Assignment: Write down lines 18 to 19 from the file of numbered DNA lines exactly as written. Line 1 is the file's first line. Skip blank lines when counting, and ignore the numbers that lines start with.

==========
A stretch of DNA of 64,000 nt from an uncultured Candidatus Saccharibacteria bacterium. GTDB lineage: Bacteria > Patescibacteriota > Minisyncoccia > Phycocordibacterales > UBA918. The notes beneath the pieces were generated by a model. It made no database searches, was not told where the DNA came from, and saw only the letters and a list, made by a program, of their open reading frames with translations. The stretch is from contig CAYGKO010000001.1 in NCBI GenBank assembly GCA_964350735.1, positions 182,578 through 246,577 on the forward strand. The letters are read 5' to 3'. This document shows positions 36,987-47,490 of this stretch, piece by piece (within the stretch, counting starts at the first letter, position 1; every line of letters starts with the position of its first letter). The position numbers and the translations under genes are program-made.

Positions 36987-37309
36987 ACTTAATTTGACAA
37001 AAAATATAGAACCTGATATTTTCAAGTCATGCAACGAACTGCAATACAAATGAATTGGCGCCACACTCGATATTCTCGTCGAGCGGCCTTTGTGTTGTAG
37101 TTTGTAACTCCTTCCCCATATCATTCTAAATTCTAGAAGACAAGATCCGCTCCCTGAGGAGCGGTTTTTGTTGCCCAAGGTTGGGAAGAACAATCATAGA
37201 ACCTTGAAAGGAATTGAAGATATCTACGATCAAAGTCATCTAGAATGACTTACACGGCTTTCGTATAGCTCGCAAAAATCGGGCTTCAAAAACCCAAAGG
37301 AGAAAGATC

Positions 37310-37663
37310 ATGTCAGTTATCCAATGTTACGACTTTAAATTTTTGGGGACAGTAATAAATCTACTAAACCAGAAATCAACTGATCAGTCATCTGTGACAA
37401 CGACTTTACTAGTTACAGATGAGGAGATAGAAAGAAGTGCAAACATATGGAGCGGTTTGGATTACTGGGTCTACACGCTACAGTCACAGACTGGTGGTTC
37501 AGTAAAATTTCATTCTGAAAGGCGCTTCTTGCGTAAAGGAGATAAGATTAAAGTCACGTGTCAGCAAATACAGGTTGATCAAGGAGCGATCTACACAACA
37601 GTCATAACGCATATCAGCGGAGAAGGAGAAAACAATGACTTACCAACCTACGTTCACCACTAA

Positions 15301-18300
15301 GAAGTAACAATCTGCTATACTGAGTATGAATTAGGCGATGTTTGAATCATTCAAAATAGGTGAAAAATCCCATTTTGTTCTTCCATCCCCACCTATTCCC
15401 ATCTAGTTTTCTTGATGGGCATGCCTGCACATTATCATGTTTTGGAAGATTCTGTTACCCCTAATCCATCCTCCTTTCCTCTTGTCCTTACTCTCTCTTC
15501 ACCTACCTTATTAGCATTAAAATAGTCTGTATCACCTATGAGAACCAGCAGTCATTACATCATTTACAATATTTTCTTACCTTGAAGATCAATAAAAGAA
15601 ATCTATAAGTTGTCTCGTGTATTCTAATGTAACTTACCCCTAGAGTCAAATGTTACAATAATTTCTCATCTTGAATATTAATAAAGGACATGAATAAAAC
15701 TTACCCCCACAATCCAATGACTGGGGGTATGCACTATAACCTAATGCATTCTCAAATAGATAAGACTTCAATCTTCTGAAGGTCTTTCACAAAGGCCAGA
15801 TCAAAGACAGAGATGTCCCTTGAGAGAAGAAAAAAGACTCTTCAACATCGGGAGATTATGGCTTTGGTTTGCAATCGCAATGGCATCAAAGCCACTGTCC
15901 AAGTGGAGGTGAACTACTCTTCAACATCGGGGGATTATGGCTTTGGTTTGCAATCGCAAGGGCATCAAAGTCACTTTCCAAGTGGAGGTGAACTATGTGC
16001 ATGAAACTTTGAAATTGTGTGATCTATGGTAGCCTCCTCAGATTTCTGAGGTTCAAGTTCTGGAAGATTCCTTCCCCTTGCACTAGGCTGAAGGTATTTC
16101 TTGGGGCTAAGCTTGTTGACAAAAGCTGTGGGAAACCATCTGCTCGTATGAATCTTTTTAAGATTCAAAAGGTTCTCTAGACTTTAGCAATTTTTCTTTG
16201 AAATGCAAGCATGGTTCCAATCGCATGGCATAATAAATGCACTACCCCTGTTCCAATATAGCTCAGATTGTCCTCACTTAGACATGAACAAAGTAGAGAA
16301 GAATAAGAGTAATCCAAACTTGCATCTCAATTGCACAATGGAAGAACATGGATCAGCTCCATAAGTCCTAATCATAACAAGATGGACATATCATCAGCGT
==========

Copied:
15701 TTACCCCCACAATCCAATGACTGGGGGTATGCACTATAACCTAATGCATTCTCAAATAGATAAGACTTCAATCTTCTGAAGGTCTTTCACAAAGGCCAGA
15801 TCAAAGACAGAGATGTCCCTTGAGAGAAGAAAAAAGACTCTTCAACATCGGGAGATTATGGCTTTGGTTTGCAATCGCAATGGCATCAAAGCCACTGTCC